|US signals Syria showdown, ally Israel bends Washington’s ear in White House chat
A senior Israeli delegation visited the White House Monday for high-level talks on the Syria chemical weapons crisis and the nuclear showdown with Iran.
The visit came just as Washington gave the clearest signal of military action in Syria and also made a veiled warning to Russia over its support for President Bashar al-Assad.
On Sunday, Israeli President Shimon Peres (pictured) called for an international effort to take out Syria's chemical weapons.
US Secretary of State John Kerry on Monday said there was “undeniable'' evidence of a large-scale chemical weapons attack by Assad's forces.
"The indiscriminate slaughter of civilians, the killing of women and children and innocent bystanders by chemical weapons is a moral obscenity. By any standard, it is inexcusable and _ despite the excuses and equivocations that some have manufactured _ it is undeniable,'' said Kerry, the highest-ranking US official to confirm the attack in the Damascus suburbs that activists say killed hundreds of people.
"This international norm cannot be violated without consequences,'' he added.
Officials said US National Security Adviser Susan Rice met retired Israeli major general Yaakov Amidror, Prime Minister Benjamin Netanyahu's top national security adviser Monday.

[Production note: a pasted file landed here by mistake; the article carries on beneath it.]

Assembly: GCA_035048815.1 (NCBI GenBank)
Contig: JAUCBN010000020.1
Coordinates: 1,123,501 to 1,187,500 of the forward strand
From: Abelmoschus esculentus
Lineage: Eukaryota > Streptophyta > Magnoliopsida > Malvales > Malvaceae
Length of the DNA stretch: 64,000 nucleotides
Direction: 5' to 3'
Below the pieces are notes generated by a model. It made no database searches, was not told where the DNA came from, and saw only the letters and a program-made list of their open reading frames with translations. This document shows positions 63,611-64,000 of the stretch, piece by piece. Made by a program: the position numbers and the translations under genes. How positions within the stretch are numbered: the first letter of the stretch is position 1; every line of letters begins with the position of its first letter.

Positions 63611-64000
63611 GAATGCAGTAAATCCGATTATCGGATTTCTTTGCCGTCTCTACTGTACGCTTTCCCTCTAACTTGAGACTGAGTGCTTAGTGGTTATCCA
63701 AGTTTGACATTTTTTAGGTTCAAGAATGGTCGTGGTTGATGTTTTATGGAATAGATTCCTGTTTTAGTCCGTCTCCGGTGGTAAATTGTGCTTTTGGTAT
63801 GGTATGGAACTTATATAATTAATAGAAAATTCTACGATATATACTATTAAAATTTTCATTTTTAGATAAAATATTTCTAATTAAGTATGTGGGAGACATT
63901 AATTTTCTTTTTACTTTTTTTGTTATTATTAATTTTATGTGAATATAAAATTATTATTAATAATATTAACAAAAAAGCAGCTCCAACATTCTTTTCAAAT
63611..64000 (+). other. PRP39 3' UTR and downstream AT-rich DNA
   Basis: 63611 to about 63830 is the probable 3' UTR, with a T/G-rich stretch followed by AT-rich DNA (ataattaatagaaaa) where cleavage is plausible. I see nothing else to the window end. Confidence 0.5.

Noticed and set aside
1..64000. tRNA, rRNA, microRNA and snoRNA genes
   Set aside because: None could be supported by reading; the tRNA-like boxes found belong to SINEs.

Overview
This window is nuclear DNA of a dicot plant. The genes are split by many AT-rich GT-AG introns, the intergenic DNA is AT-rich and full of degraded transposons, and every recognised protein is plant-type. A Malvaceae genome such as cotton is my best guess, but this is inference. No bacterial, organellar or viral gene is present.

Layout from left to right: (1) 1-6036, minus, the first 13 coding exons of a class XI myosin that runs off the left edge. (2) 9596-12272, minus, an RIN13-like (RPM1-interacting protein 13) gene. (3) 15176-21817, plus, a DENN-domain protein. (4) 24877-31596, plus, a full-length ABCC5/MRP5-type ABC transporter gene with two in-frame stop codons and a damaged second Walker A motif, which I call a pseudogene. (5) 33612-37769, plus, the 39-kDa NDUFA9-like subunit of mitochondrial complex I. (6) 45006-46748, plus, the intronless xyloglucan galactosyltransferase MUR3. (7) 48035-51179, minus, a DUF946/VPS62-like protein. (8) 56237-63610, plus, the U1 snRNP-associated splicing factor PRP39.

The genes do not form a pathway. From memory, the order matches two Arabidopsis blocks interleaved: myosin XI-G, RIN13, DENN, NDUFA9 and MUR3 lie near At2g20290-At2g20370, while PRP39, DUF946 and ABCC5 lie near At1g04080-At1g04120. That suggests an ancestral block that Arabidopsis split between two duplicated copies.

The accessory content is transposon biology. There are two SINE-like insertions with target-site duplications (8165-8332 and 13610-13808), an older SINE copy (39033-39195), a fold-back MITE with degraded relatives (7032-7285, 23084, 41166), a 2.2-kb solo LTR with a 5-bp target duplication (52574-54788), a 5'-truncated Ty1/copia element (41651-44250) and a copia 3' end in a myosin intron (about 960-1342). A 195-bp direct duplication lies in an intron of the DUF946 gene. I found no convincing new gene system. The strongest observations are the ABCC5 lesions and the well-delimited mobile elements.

The talks centered on “Iran, Egypt, Syria, and a range of other regional security issues,'' said US National Security Council spokeswoman Caitlin Hayden.
Two administration officials said the US was expected to make public a more formal determination of chemical weapons Tuesday, with an announcement of President Barack Obama's response likely to follow quickly.
“We continue to believe that there's no military solution here that's good for the Syrian people, and that the best path forward is a political solution,'' State Department spokeswoman Marie Harf said. “This is about the violation of an international norm against the use of chemical weapons and how we should respond to that.''
The US is moving ahead even as a United Nations team in Syria collected evidence from last week's attack.
Assad has denied launching a chemical attack.
Kerry on Monday made several veiled warnings to Russia, which has propped up Assad's regime, blocked action against Syria at the UN, and disputed evidence of the government's chemical weapons use.
“Anyone who can claim that an attack of this staggering scale can be contrived or fabricated needs to check their conscience and their own moral compass,'' he said.
British Prime Minister David Cameron, spoke Monday with Russian President Vladimir Putin to outline the evidence of chemical weapons use by Assad.
Cameron's office also said the British government would decide Tuesday whether the timetable for the international response means it will be necessary to recall lawmakers to Parliament before their scheduled return next week. That decision could offer the clearest indication of how quickly the U.S. and allies plan to respond.—AFP/AP